Personally I will not be satisfied by an apology from Kaye unless it clearly communicates that he understands why what he did was so deeply insulting. Even then, I can’t conceive of any way I can continue to support Weird Tales in any form with Kaye at the helm, and hope he will find the decency to step aside and hand the magazine back to the community who it truly belongs to.

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At the Mountains of Weirdness

(I was too ill to link this from my blog when it was published on The Guardian online, so here it is now.)

 

 

I am forced into speech because men of letters refuse to act without knowing why. It is altogether against my will that I tell my reasons for opposing the publication of this tome – with its dangerous unearthing of such potent weird tales – and I am the more reluctant because my warning may be in vain. Doubt of the real facts, as I must reveal them, is inevitable. But the hitherto ignored evidence – the madness of the many authors contained in its pages and clearly inhuman determination of its “editors” – must surely count in my favour.

The Weird. The first intimations of the terror awaiting the unwary reader must surely be the inhuman scale of the tome itself. Seven hundred and fifty thousand words are contained in its pages. The Necronomicon itself has not half as many! A hundred and sixteen of the century’s weirdest fictions; the transcribed ravings of those lunatic creatures known in the mortal tongue as “writers”. Algernon Blackwood. HP Lovecraft. Franz Kafka. Ray Bradbury. Jorge Luis Borges. Mervyn Peake. Angela Carter. Michael Chabon. Through these its emissaries the weird has penetrated deep into the very fabric of our reality. And now it threatens to tear it altogether asunder.

Few are there, even among even the true adepts of the weird, that might gather such a cohort of its mouthpieces in one tome. Few with the singular willpower to perform such a fell deed of sorcery. And but one, Ann VanderMeer, the witch queen of weird herself, and the muttering curmudgeon she keeps as her familiar, with the audacity to enact such devastating events. But the blame must rest with those of us who divined their purpose but did nothing to prevent it. Long have the VanderMeers mustered their forces, honing their editorial craft in the pages of the New Weird and Steampunk anthologies, reopening the cursed pages of Weird Tales magazine that had been long forgotten. They have gathered to their banner a warrior cult of weird writers in preparation for their onslaught against reality.

Do not be fooled by the tome-like appearance of The Weird. It is a mere illusion, formed to satisfy the limited capacities of your simian flesh brain and memetic mind structure. Open your third eye, gaze into higher dimensions of the multiverse, and you will see its true manifestation. Its pulsing opalescent body. Its beaked, gaping, chewing maw as it feeds upon reality itself. Soon the chrysalid will form, and The Weird itself will burst into the the world as a radiant winged moth of metaphysical doom!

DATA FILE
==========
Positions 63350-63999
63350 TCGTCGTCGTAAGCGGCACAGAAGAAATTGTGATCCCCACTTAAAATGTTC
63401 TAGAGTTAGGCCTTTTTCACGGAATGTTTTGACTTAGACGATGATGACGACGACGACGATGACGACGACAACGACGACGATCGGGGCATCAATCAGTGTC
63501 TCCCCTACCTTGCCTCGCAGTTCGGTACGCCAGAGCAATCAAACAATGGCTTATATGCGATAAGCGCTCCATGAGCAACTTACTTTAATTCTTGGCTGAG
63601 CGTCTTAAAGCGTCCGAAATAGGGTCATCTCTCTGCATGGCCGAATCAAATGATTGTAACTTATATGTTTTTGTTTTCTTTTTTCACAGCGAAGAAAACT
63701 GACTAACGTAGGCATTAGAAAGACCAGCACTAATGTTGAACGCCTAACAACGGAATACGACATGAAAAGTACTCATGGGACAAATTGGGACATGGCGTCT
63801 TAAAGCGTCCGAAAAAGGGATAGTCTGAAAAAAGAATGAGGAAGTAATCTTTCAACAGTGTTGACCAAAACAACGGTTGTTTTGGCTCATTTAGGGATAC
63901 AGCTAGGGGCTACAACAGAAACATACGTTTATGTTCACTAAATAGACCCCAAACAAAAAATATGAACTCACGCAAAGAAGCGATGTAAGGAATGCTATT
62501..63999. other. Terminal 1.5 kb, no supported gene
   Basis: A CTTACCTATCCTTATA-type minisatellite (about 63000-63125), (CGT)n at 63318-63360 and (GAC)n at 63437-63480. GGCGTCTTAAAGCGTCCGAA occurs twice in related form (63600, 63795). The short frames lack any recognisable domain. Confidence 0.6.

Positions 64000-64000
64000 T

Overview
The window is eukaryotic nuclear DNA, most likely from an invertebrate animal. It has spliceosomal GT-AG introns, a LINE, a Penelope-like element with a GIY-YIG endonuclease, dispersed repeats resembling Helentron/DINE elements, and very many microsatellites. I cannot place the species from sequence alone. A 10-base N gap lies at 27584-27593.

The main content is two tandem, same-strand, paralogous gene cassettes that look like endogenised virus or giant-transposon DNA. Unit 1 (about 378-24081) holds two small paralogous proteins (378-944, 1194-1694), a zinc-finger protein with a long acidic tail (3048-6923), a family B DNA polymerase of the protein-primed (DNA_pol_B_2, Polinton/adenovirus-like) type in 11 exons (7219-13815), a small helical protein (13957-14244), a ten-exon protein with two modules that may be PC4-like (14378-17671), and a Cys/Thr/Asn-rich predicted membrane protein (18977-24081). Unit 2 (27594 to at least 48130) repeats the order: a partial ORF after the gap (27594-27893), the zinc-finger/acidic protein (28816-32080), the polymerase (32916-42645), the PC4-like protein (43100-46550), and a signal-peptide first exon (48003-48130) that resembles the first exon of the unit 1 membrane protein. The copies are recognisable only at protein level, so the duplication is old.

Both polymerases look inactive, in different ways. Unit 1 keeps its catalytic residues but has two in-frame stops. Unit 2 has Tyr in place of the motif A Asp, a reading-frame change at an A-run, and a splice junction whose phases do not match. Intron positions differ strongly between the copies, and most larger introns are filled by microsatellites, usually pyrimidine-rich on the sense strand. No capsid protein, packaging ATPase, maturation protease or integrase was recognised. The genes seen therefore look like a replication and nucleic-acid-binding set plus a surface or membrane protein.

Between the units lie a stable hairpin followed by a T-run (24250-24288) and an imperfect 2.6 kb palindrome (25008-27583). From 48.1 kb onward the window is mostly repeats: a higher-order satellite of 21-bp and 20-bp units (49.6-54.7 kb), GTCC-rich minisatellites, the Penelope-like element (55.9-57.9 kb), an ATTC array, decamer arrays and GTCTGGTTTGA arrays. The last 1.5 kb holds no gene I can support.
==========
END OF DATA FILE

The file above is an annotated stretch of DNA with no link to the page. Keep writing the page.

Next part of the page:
I meant only to pry apart the covers, to take the briefest glance, deluding myself that my long exposure to the weird would inure me against the tome’s most potent effects. But the portal opened vistas of weirdness I had not dared even to conceive. The Hungry Stones of poet and mystic Rabindranath Tagore and Eric Basso’s The Beak Doctor. I was shown the eruption of true weird in the work of otherwise mundane writers including Daphne du Maurier, Ben Okri and Joyce Carol Oates. And I could not ignore the ever more dangerous domination of the weird over the popular imagination of mankind through the work of its tireless servants Neil Gaiman, Stephen King and Haruki Murakami. I have no sense of how many were the days, the years, the infinities of time I wandered through the dimension of weird which this portal opened to me.

Above all else, I must warn you to fear the Miéville. His path has been prepared by the Moorcock and the Harrison and now he is among us, the anointed messenger of weird on earth! Until now he has been satisfied to bide his time, but in The Weird the full horror of his plans are revealed. For even as I record these words, the fragile tissue of fictionyou call “reality” is being eaten away by the weird’s greedy jaws and the ravenous hunger that it feeds, set free in our world by the VanderMeers through the portal of their giant tome. A sick fascination will lure the great minds of the literary establishment, wriggling and writhing like blind maggots to the brink of the portal, where the weird will infect them forever. The discourses of the academy will be replaced with insane rantings of the weird. The grand narratives of science, politics, history, that have for so long dammed the waters of reality, will burst open as the beliefs on which they were founded are undermined. And the Miéville will sit upon a throne of tentacles and look upon the the shivering masses of fandom in judgement. Only a few will be chosen to walk beside him in the weird realms beyond reality. Bow now before the Miéville. BOW! BOW! Oh help me Gaiman, my will has finally crumbled before the onslaught of the weird.